OK, how many of you had on your women-in-power bingo cards that, in 2022, Sheryl Sandberg would be out at Facebook but Queen Elizabeth II would still be Queen? It’s the Queen’s Platinum Jubilee, marking seventy years on the throne. She’s getting a lot of love for that tenure, but it makes me think, geez, some people just don’t know when to step away.
Perhaps what sparked my cynicism about the Queen was an op-ed by Yuval Levin, Why Are We Still Governed by Baby Boomers and the Remarkably Old? Dr. Levin is, of course, referring to the U.S., and he’s spot-on about our governance problem. But I think the problem goes further: we have too many old people running our companies and major institutions as well.
Whether it is, say, healthcare, education, or the military, we’re so busy protecting the past that we’re not really getting ready for the future.
If you, like me, continue to think that TikTok is mostly about dumb stunts (case in point: vandalizing school property in the devious licks challenge; case in point: risking lives and limbs in the milk crate challenge), or, more charitably, as an unexpected platform for social activism (case in point: spamming the Texas abortion reporting site), you probably also missed that TikTok thinks it could take on LinkedIn.
Welcome to #TikTokresumes. Welcome to the Gen Z workplace. If healthcare is having a hard time adapting to Gen Z patients – and it is — then dealing with Gen Z workers is even harder.
TikTok actually announced the program in early July, but, as a baby boomer, I did not get the memo. It was a pilot program, only active from July 7 to July 31, and only for a select number of employers, which included Chipotle and Target. The announcement stated:
TikTok believes there’s an opportunity to bring more value to people’s experience with TikTok by enhancing the utility of the platform as a channel for recruitment. Short, creative videos, combined with TikTok’s easy-to-use, built-in creation tools have organically created new ways to discover talented candidates and career opportunities.
Interested job-seekers were “encouraged to creatively and authentically showcase their skillsets and experiences.” Nick Tran, TikTok’s Global Head of Marketing, noted: “#CareerTok is already a thriving subculture on the platform and we can’t wait to see how the community embraces TikTok Resumes and helps to reimagine recruiting and job discovery.”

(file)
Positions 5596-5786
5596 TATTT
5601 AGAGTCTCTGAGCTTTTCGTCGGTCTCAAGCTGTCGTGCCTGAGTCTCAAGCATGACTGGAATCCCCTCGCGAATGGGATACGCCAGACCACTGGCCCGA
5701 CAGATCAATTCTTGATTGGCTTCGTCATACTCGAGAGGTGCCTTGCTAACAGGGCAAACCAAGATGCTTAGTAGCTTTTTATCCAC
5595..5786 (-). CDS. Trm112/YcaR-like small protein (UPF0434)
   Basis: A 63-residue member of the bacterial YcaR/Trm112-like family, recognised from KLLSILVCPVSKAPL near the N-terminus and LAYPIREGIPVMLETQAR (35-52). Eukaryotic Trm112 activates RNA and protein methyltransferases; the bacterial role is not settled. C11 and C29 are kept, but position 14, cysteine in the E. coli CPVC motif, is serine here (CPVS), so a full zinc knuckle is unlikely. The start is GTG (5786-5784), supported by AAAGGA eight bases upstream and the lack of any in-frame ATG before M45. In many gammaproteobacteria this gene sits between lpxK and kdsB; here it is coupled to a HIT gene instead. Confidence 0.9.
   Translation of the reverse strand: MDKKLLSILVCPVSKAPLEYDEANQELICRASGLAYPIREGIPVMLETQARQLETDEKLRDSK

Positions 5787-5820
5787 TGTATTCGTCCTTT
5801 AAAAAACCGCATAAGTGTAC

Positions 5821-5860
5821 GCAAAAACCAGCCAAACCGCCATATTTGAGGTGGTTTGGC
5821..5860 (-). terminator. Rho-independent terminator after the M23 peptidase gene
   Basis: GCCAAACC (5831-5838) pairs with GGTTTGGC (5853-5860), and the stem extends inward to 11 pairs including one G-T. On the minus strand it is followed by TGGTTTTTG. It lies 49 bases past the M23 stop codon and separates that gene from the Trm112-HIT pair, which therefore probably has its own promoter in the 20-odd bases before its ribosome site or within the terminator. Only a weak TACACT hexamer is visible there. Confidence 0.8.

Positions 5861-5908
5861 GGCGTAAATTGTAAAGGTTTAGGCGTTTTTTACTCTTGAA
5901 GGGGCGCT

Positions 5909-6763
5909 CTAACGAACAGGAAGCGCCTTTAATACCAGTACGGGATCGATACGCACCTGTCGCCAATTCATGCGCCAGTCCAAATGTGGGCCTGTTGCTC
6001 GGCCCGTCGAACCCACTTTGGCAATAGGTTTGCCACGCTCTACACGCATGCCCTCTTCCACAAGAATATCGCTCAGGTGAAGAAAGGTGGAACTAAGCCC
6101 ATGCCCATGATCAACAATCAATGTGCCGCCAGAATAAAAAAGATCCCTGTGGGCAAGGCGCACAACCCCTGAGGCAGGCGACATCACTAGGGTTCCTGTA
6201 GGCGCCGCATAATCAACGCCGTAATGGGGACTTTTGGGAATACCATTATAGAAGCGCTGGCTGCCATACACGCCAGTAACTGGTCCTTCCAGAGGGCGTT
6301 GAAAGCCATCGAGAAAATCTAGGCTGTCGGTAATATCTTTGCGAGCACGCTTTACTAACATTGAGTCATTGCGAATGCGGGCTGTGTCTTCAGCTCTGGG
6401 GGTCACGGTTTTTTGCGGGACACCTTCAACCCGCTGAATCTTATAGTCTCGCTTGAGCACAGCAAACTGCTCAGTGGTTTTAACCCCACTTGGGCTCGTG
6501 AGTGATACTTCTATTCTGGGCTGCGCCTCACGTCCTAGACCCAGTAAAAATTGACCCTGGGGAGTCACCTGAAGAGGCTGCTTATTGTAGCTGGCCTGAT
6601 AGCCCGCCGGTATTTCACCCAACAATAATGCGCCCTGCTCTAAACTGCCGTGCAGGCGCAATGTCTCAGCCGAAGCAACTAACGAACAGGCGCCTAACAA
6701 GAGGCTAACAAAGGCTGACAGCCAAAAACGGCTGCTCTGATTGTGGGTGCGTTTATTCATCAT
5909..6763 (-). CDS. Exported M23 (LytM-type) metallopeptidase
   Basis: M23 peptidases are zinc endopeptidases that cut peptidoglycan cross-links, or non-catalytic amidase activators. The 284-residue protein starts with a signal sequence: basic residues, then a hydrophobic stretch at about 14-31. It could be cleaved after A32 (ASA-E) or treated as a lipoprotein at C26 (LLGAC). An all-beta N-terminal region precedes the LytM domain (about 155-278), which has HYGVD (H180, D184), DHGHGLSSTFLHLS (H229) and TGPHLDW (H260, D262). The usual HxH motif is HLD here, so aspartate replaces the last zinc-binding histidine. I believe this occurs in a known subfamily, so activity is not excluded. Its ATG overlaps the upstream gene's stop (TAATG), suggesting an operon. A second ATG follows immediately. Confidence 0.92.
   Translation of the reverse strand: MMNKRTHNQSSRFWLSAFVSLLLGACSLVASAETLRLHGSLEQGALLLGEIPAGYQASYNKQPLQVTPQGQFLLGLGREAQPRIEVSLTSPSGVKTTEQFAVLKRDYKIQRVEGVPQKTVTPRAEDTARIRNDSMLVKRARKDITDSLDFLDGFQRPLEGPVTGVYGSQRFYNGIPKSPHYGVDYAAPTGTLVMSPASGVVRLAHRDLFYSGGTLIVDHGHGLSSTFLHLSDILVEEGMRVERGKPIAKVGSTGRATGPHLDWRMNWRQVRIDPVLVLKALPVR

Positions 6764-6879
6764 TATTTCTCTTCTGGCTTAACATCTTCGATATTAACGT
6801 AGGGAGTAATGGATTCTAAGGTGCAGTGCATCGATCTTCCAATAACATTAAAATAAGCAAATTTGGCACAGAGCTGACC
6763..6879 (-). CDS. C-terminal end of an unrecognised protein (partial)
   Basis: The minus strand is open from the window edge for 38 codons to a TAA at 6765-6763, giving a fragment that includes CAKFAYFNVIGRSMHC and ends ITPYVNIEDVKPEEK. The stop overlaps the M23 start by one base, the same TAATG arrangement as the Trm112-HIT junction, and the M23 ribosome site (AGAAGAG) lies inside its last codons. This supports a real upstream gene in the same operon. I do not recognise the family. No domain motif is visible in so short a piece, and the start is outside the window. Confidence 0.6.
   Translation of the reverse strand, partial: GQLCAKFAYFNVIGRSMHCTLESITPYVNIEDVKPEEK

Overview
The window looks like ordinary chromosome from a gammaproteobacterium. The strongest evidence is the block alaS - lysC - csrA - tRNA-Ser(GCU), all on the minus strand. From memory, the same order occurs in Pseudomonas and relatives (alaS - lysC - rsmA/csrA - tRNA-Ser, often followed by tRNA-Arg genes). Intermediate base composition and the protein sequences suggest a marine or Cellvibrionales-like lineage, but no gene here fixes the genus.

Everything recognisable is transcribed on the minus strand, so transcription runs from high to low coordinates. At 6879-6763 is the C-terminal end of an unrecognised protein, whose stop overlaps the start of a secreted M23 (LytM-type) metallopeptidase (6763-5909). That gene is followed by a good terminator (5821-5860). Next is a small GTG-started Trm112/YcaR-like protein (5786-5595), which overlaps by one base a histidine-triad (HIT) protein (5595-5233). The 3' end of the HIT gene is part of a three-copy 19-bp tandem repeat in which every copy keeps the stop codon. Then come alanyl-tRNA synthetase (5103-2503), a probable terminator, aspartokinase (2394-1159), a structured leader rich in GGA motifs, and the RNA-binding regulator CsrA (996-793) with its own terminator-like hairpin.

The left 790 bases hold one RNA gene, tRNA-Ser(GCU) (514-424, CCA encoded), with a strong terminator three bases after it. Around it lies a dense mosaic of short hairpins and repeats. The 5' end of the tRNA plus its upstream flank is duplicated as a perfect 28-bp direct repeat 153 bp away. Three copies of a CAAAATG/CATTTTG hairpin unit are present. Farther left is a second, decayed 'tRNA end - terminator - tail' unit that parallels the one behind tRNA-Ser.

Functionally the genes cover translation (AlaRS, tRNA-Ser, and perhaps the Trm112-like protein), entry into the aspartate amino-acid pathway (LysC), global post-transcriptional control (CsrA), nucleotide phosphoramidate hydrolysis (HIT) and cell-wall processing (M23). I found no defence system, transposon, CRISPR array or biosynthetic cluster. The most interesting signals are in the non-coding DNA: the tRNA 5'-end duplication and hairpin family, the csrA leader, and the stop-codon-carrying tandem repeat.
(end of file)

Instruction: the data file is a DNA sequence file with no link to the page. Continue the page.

Marissa Andrada, chief diversity, inclusion and people officer at Chipotle, told SHRM: “Given the current hiring climate and our strong growth trajectory, it’s essential to find new platforms to directly engage in meaningful career conversations with Gen Z. TikTok has been ingrained into Chipotle’s DNA for some time, and now we’re evolving our presence to help bring in top talent to our restaurants.”
January 1, 2011 -Yes, yes, it’s true. Today 79 million baby boomers, born from 1946 to 1964, start turning 65.
Yes, yes, it’s true. Boomers begin qualifying for Medicare.
Yes, yes, it’s true. If my math is right, this means some 12,015 boomers each day over the next 18 years will enter the Medicare ranks.
That’s the biggest news this New Year’s Day. The second biggest news is the information technology boom, triggered by IPad, Kindle, and the social media. The third biggest news, connected to the first two, is the health reform law and its impact on our unsustainable entitlement programs.
Let’s take these pieces of news, one by one.
Boomers, whether by Botox, cosmetic surgery, exercise, antioxidants, tobacco cessation, or life-style and life-savings medical technologies, plan to maintain their youth, and to cede nothing to generations that precede or follow them. That’s if things do well. Otherwise, aging boomers who become ill, may ask , “Why me? What the hell happened?”